The Price of a Story

By November 11, 2019 Ethereum
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Blockchain sounds complicated, but it's really just another way cattle producers can connect with consumers. (DTN/Progressive Farmer photo by Joel Reichenberger)
Blockchain sounds complicated, but it's really just another way cattle producers can connect with consumers. (DTN/Progressive Farmer photo by Joel Reichenberger)

For anyone trying to understand what blockchain is and what it could mean for the U.S. beef industry, Wyoming state senator and beef producer Ogden Driskill describes it as "source verification on steroids."

A fifth-generation rancher, Driskill still owns and helps manage his family's Campstool Ranch, located at the foot of Devils Tower, in Crook County. The operation is described as commercial, cow/calf and raising "all-natural Angus beef on grass and sunshine."

Joining with other area cattle producers, Driskill says they've found blockchain is a legitimate way to look for premiums in a tight market. At press time, the program had tagged nearly 1,600 calves, and interest was continuing to grow in the concept among Wyoming's 11,400 ranchers. Those ranchers, Driskill points out, generate more than $1 billion in cattle sales annually.

FOOD SOURCE VERIFICATION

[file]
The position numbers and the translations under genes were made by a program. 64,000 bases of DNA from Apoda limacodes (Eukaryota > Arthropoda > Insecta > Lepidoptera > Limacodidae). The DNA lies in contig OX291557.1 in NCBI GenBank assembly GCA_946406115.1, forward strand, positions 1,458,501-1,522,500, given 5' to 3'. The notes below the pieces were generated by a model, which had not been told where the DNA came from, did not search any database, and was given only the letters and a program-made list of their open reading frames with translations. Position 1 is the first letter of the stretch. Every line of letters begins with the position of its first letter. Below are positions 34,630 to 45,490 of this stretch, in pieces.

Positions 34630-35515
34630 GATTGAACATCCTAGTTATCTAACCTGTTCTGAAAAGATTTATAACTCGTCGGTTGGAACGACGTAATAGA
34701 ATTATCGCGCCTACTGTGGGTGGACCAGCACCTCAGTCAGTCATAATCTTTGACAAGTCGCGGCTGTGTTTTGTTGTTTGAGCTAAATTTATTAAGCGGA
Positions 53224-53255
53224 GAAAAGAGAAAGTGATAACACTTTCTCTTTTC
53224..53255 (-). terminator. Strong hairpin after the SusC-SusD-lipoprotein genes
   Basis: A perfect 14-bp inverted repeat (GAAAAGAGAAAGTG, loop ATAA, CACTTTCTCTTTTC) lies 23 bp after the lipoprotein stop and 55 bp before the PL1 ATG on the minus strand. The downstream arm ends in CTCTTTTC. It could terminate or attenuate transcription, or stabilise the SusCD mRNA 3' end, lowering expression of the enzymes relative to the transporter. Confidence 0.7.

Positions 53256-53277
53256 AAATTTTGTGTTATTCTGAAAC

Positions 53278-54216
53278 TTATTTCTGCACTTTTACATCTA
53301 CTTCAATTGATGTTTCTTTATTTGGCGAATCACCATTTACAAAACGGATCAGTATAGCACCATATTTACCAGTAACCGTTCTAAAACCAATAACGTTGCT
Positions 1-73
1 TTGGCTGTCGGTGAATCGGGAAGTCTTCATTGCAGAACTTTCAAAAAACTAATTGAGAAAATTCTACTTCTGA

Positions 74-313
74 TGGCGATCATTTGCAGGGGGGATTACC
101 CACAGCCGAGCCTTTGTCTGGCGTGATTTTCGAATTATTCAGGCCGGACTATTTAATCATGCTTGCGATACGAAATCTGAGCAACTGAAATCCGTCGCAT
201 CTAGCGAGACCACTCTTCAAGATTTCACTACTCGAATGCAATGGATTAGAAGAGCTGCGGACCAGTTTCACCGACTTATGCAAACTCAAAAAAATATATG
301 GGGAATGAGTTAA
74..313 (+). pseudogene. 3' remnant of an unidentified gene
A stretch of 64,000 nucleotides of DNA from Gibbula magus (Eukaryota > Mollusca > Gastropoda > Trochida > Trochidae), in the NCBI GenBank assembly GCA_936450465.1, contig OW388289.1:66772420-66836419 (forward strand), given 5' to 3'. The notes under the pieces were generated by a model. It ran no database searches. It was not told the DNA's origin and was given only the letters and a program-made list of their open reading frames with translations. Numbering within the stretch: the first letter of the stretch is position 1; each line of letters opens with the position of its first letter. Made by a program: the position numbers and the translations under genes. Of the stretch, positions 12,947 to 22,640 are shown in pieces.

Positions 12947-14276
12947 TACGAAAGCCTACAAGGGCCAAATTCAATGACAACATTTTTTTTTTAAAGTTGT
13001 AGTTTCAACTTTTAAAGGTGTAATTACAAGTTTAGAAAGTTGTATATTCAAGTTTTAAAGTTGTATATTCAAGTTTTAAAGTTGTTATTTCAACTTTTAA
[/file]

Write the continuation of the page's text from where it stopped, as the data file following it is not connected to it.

The operations Driskill markets with implement blockchain verification at birth when calves receive an RFID (radio-frequency identification) tag (Y-Tex brand), which is scanned using Tru-Test technology. The information is entered into the tracking system built through Ethereum, a blockchain app platform.

Driskill notes food-source verification is growing in importance as current shipment-tracking systems used by companies such as UPS are highly susceptible to fraud. The FBI reported that in 2010, the last year for which data has been made available, $30 billion in goods was stolen through shipment fraud.

"Beef operations producing high-quality meat can use blockchain to get a premium price every time they sell cattle, probably $150 to $200 per head," Driskill explains. "This technology also has potential to greatly expand foreign beef markets."

THE BLOCKCHAIN PROCESS

Following the birth-applied RFID tags, Driskill explains calves are scanned again at weaning and at transport. Information about time, location and ownership data stamps are loaded into the blockchain system. Calves are then tracked and scanned from feedlot to packer to retailer or restaurant. Bar codes on the meat package allow consumers to check the source of beef before they purchase it.

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